Another great source could be the America's Test Kitchen series. There are color photographs of every dish and there is an introductory paragraph that explains why a recipes works. I have this one and it's great - http://www.amazon.com/Complete-Americ...

                        1. My wife thinks this one is the way to go since her daughter learned from it many years ago.

                           
                          1. When my brother moved out of the house, I got him Food Network's "How To Boil Water" and he enjoyed it. It has tons of pictures and provides a good amount of food information. It's an easy starter cookbook.

                            1 Reply
                            1. re: Hobbert

                              Wow, your brother moved out of the house when he was 11? :-)

                            2. How to Cook Without a Book: Recipes and Techniques Every Cook Should Know by Heart by Pam Anderson.

                              1. http://www.amazon.com/Cooking-Childre...

                                I used this to help my son understand cooking and learn how when he was young. I've not seen any better.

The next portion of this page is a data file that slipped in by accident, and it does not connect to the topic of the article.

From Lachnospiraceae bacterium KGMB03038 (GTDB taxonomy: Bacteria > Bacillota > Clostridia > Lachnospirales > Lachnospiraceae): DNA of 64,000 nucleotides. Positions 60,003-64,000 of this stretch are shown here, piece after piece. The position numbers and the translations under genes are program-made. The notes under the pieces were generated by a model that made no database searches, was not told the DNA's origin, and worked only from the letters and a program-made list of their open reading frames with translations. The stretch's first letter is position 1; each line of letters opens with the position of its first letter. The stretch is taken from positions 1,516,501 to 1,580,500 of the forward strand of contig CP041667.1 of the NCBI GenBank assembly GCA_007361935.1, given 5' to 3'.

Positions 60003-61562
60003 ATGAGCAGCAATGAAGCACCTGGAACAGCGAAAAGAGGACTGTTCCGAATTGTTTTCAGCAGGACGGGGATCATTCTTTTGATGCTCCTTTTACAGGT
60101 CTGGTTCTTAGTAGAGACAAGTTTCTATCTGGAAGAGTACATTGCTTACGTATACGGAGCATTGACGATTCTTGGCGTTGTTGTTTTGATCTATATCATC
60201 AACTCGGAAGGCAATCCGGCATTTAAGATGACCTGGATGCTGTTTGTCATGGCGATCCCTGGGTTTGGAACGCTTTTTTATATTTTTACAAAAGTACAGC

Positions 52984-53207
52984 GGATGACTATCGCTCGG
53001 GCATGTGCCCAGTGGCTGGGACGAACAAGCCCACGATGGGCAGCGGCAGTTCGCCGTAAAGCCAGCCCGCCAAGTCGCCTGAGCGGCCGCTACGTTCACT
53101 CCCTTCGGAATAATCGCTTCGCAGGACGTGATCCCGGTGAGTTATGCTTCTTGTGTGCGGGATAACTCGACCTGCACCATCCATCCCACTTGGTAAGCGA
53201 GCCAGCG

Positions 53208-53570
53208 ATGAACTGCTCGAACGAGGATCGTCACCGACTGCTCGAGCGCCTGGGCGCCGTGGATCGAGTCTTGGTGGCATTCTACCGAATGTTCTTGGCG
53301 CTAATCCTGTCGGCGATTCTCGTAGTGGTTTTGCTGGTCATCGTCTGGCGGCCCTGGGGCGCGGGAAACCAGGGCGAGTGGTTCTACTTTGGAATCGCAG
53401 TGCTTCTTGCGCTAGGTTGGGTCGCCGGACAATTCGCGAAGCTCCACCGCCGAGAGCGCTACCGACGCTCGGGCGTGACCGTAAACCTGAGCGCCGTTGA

1 Reply
                                1. re: jmckee

                                  jmckee
                                  Thank you for this great suggestion. My granddaughter who will be seven in June just asked for a cookbook. Nana just ordered it brand new for $11.34 including shipping from one of Amazon's links. Will make her and her mom matching aprons. Perfect gift!

                                2. My son is 11 and the ones he uses the most are

                                  Joy of Cooking

                                  The orginal 30 minute meals-rachel ray

                                  Better Homes and Gardens Kids cook book

                                  Ina Garten Back to Basics and Foolproof

                                  1. The Good Housekeeping Illustrated Cookbook. It is a very good first cookbook.